Homeowners Insurance

Beware Repair Scams and Risky Contracts After Hurricane Irma

After the storm come the repairs and the insurance settlements--and some inevitable complications as consumers wrestle with those two realities at once.

In particular, Florida officials are urging homeowners faced with repairs from signing over to tradespeople the right to negotiate with the insurance company. David Altmaier, Florida’s Insurance Commissioner, warns that after damage is assessed a contractor, water extraction company, roofer, or a plumber, to cite just some providers, may present the consumer with a document to sign before repair work begins, which might include what is known as an Assignment of Benefits (AOB).

If signed by the homeowner, Altmaier warns, the AOB may give the repair vendor the right to exclusively communicate with the insurance company, negotiate and endorse insurance claim payments and file a lawsuit against the insurance company, with or without the homeowners knowledge. “Homeowners are encouraged to file a claim directly with their insurance company to maintain control of the rights and benefits provided by their insurance policy in resolving a claim.”

In addition to urging that homeowners facing repairs read what any document contains, to ensure there is no AOB, Altmaier urges attention to what the document may omit or leave out. “Do not sign the document if there are any blank spaces’” he warns.

Apart from their impact on consumers, the state regulator says that AOBs have been a factor in rising homeowners insurance rates in Florida, due to litigation associated with some of claims associated with AOB provisions.

It’s also worth heeding additional advice the state regulator issued in the wake of Hurricane Matthew, which struck the state last year.

Then, the Florida Office of Insurance Regulation (FLOIR) reminded residents to be “cautious of repair deals that sound too good to be true.” When in need of temporary repairs, policyholders should demand to see proof of licensing or training credentials for any third party offering its services.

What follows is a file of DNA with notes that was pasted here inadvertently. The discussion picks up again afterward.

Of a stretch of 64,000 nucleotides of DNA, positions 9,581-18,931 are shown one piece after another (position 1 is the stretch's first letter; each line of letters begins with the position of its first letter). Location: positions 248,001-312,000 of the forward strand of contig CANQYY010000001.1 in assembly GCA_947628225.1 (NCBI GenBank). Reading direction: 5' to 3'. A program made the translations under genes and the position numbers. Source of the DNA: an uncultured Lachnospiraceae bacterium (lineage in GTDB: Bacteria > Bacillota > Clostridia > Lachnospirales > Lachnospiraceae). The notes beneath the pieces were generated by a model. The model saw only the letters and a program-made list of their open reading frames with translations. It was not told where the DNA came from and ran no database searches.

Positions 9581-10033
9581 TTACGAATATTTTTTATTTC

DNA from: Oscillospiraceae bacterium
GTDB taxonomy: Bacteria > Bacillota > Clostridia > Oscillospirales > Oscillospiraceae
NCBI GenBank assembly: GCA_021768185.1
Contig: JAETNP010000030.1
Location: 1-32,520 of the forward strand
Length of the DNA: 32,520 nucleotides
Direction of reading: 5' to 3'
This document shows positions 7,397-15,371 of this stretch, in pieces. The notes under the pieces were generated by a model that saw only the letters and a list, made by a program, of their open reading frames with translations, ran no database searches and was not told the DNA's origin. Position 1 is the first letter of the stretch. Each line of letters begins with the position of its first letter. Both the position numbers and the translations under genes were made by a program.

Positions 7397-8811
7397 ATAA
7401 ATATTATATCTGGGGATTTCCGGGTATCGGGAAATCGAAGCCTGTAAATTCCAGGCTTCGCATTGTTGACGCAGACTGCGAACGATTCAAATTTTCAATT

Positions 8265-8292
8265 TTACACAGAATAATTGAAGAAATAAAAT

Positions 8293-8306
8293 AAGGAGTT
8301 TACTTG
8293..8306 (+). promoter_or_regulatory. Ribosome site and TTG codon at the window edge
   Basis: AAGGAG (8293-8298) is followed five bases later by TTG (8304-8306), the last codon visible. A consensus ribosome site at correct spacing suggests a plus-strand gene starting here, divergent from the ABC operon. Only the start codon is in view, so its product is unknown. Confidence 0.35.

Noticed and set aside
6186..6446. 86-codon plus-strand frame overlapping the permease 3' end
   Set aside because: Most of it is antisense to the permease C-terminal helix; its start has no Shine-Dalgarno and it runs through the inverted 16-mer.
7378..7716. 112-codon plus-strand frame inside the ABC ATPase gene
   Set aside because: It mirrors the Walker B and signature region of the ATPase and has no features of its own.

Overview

Also, officials point out that Florida’s Department of Business and Professional Regulation allows anyone to look up contractor licenses on the department’s website, and recommends cross-checking a potential third-party company against their list. Anyone considering working with a third party can further insulate themselves from a scam by asking potential third-party hires for references.

To be sure they get the best claim settlement possible and to shift the time consuming responsibilities of an insurance claim on a professional, a policyholder might choose to hire a public insurance adjuster. For a percentage of the final settlement, a public adjuster will create a detailed, professional claim, submit it for a client and handle the claims process from beginning to end.

They also work to negotiate with contractors. Public insurance adjusters are experts in the details and language of insurance policies, as well as filing and adjusting claims. They commonly have prior experience in construction (and other related fields) and use sophisticated software to undergo an independent evaluation of a client's property loss. Public adjusters aren't just better equipped than the average policyholder to estimate the costs incurred from a property loss -- they know exactly how to log and submit initial and supplemental claims and do this for a policyholder.

But like the examples regarding third-party vendors above, there are precautions policyholders need to take before hiring a public adjuster. Public adjusters are licensed – do not use any other professional, such as an attorney or contractor, for adjustment services if they are not authorized to perform.

Paul Reynolds

Paul Reynolds is a former Editor at ValuePenguin. He previously worked as an editor at Consumer Reports and Purch.

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